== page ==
Codes in the U.S. allow wood-framed structures up to five stories, but wood accounts for only 12 percent to 15 percent of mid-rise construction, according to Cees de Jager, executive director of the Binational Softwood Lumber Council (BSLC).
“There is a real gap in the conversation [among architects] about one of the three main building products” along with concrete and steel, he says.
As a result, the BSLC, Parsons The New School for Design, and the Association of Collegiate Schools of Architecture (ACSA) have launched a design competition, called Timber in the City, to encourage students and recent graduates to give greater consideration to using renewable resources that “offer expedient affordable construction ... and provide healthy living/working environments,” according to the program’s website.
Entrants will use wood as their primary structural material to design a mid-rise, mixed-use complex with affordable housing units. The project site is in Red Hook, an evolving neighborhood in Brooklyn, N.Y.
A design jury will convene in July and award winning teams with cash prizes of $30,000. The projects will be exhibited at the ACSA’s annual meeting in Miami and AIA’s 2014 convention.
De Jager hopes this contest also inspires builders and architects to initiate taller wood-built projects. In attendance at the contest’s launch ceremony were two architects who are at the forefront of that movement: Andrew Waugh, whose firm designed an apartment building in London with eight floors constructed from cross-laminated panels; and Michael Green, a Vancouver, British Columbia–based architect who in February published a 200-page tome advocating taller wood buildings with mass timber panels engineered for strength.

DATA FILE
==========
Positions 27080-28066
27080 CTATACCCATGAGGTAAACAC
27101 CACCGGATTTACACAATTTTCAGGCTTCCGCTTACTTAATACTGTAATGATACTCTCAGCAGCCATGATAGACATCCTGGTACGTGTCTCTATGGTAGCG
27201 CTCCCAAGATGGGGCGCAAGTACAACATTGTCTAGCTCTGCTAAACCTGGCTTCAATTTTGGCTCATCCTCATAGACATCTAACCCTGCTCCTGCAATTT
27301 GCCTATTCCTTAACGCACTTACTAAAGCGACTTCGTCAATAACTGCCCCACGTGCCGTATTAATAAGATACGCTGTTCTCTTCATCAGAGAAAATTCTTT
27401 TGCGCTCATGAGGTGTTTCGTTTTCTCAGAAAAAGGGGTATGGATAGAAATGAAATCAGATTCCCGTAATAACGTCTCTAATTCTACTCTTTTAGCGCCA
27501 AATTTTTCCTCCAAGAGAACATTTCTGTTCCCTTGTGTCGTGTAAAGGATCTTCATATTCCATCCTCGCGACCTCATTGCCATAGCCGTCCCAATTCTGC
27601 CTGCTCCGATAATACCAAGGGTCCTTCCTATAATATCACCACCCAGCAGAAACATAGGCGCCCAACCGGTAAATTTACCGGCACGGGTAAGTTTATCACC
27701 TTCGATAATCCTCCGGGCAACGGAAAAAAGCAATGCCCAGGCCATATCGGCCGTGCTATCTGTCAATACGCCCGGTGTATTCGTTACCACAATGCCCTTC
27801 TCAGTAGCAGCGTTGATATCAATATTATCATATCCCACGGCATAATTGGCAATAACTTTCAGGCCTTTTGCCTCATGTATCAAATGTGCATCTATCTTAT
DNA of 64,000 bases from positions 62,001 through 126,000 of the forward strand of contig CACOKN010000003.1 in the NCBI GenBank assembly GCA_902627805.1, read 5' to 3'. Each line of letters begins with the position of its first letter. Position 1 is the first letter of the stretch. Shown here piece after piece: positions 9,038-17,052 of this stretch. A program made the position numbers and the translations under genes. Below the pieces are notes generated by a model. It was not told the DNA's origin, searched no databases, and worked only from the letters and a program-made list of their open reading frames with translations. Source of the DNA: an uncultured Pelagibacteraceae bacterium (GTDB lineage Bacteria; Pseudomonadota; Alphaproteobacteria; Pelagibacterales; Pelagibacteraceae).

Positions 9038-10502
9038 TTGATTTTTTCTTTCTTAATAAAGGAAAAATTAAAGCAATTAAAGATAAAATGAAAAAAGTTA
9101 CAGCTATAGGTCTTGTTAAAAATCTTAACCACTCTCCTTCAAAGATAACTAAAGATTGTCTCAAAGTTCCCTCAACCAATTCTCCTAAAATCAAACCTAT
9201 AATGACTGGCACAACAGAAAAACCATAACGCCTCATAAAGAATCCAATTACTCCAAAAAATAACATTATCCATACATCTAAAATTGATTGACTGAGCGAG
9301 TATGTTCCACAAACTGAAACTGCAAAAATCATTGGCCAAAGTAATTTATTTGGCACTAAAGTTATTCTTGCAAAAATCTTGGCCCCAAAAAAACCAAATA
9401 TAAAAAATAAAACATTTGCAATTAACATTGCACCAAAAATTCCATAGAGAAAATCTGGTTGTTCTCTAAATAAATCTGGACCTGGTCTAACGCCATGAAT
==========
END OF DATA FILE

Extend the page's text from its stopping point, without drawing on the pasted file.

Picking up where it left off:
“To slow and contain greenhouse gas emissions and find truly sustainable solutions to building, we must look at the fundamentals of the way we build,” Green wrote in his paper, “from the bones of large urban building structures to the details of energy performance. We need to search for the big-picture solutions of today’s vast climate, environmental, economic, and world housing needs.”
In Vancouver, British Columbia, where six-story wood-framed structures are allowed, Green says two sites are under consideration for a 20-story wood tower that he believes could meet code on a performance basis. He explains that he would like to see the emergence of “innovation zones” in the U.S., where cities could experiment with taller wood buildings. Otherwise, code evolution could take five to eight years, “and as we see this as a climate-change discussion, we can’t wait that long.”
There are still many skeptics who doubt taller wood-framed buildings are feasible domestically, some of whom point out that building codes in Europe and elsewhere are more conducive to that kind of construction. But de Jager is optimistic that wood buildings as tall as 16 to 20 stories eventually are possible in the United States. In fact, he says his group has already spoken with a leading architectural firm in Chicago about exploring the construction of taller wood structures.
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